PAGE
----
The Upanisads are the latest of four groups of classical sacred texts of India collectively known as the Veda. Its core is the Samhitas or "collections" of hymns and their liturgical application. These are chronologically followed by the Brahmanas, the voluminous prose literature whose task it was to explain ritual and its implements by discovering their real nature and establishing their internal relations. Some of the esoteric sections of the Brahmanas were gathered separately under the name of Aranyakas, texts that were to be recited in the wilderness. Finally, we find the Upanisads, sometimes embedded within their respective Aranyakas, but in the end somewhat detached from the rest of the Vedic corpus, dealing as they do with metaphysical and cosmological issues. For the traditions that derive their authority from the Veda these texts are not considered the product of humans but direct revelation (sruti). Together with a body of later texts that claim to be Veda-based and as such are considered indirect revelation (smrti), they form a corpus of sacred scripture which prescribes the rites, duties and beliefs that constitute the basic or orthodox order and soteriology of Brahmanical society.
A new translation of the Upanisads into English is an event in itself. Even the more so if it is good, and this one is excellent. It is lucid and reliable and has taken into account the significant mass of research carried out by a number of Sanskrit scholars over the last decades. Patrick Olivelle has selected 12 Upanisads, arguably the most important ones. The selection ranges from the Brhadaranyaka and the Chandogya, the two earliest Upanisads which date from maybe the seventh or sixth centuries bc, to the verse Upanisads which show strong theistic tendencies reflected in later texts such as the Bhagavadgita and the Puranas.
In 1656 the Mughal prince Dara Shikoh had, with some scholarly assistance, prepared a Persian translation of the Upanisads. This provided the basis for the first translation of the Upanisads into a European language, by the Frenchman Abraham-Hyacinth Anquetil-Duperron. His Latin translation of 50 Upanisads, which appeared in two huge volumes in Strasbourg in 1801-02 under the name Oupnek'hat, made a considerable impact on the romantic movement. Since then several translations of varying quality and insight have seen the light of day. It would not be an exaggeration to say that Olivelle's translation makes all of them completely outdated.
The Upanisads are a crucial point of transition between the Vedic world of ritual and an increasing quest for knowledge which saw the emergence and refinement of ideas that were carried forward into classical Brahmanism and laid the foundations for trends from the gnostic Vedanta to the neo-Hindu movements of the last century.
The earliest usage of the term upanisad does not, as has been commonly maintained, derive from a meaning "sitting near", implying a situation where someone receives esoteric knowledge at the feet of a teacher. Rather it seems to have carried the meaning "connection" or "equivalence", and because of the hidden nature of these connections its semantic range came to cover such meanings as secret knowledge or doctrine. This notion of "connection" takes us straight into the essence of what these texts are about.
Already in the Brahmanas such connections or equations are numerous, equations of the type "the fire is the year" or "the bricks are the earth" where "the fire" or "the bricks" are ritual elements which replace cosmological entities. The equation or bandhu ("tie, nexus") seeks to establish a relation between macrocosm, microcosm and ritual, and ritual action in the form of the Vedic sacrifice was considered a necessary condition for the maintenance of the cosmos.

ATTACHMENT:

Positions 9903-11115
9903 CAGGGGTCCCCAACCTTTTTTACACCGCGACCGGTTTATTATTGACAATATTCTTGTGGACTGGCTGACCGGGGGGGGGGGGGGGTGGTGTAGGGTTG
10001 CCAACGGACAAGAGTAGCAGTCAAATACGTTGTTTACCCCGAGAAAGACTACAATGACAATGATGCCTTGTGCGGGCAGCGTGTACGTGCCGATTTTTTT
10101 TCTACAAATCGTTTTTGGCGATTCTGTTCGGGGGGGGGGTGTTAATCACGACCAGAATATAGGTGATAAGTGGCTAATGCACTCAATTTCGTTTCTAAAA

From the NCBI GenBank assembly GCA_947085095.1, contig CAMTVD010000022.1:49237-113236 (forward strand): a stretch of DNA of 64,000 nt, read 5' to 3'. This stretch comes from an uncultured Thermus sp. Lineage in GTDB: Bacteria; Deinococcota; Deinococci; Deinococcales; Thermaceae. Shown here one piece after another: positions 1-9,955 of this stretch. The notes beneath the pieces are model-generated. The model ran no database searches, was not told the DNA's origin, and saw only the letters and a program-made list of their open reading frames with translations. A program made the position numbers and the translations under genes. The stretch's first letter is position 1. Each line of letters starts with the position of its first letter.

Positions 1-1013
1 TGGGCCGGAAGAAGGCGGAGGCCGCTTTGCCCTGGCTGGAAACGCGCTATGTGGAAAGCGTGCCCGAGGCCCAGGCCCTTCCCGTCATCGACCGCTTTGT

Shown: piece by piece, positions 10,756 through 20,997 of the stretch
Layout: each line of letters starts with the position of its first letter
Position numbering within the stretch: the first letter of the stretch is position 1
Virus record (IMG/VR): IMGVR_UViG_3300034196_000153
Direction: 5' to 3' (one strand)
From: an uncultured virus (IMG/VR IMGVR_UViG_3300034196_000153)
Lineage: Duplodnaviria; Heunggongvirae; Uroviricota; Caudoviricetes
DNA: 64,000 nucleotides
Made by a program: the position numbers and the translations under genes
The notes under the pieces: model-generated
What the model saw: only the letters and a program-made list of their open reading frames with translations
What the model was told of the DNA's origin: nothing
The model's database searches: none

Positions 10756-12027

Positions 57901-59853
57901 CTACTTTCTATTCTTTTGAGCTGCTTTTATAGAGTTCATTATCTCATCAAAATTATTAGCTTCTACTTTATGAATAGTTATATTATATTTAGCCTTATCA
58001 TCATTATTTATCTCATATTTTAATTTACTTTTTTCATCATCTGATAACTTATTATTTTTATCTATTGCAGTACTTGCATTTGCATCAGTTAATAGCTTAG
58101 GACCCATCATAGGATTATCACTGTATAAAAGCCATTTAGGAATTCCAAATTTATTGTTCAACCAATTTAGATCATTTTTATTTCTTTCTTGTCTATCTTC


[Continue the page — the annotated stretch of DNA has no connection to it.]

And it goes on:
With the Upanisads we find a shift taking place. An important element is the relationship between king and Brahman priest. The king depended on the ritual order of the Vedic sacrifice for his power to be transformed into authority. To receive the benefits of the sacrifice he depended on the services of the specialist Brahman priests, who retained the impurities of the sacrifice, particularly by receiving the sacrificial fee, the daksina. This produced an inherent conflict between king and Brahman priest which resulted in a shift from action to knowledge on the part of the Brahman. With this interiorisation of ritual and weight on knowledge that followed we find that the equations take on a more metaphysical form.
Several of the Upanisads present their teachings in the form of dialogues conducted by named teachers which create a vision that brings together the various elements of the universe. The equations are hierarchically arranged in that they move towards a final, underlying principle. The ultimate upanisad or equation is between the individual self, atman, and a transcendental superself, paramatman or brahman, an undifferentiated being-and-consciousness which is the single source of all cognitions and actions. As the Brhadaranyaka states: "And this is the immense and unborn self, unageing, undying, immortal, free from fear - the brahman. Brahman, surely, is free from fear, and a man who knows this undoubtedly becomes brahman that is free from fear." But the Upanisads are also about more immediate human concerns, such as food, fortune and fame, or how to secure the love of a woman.
Olivelle has written a very readable and informative introduction and furnished his translations with copious notes. The volume also contains a useful bibliography. This excellent book should attract not only those interested in Indian religion and philosophy but anyone interested in the history of human thought.
Eivind Kahrs is lecturer in Sanskrit, University of Cambridge.
ISBN - 0 19 282292 6
Publisher - Oxford University Press
Price - £5.00
Pages - 446
Translator - Patrick Olivelle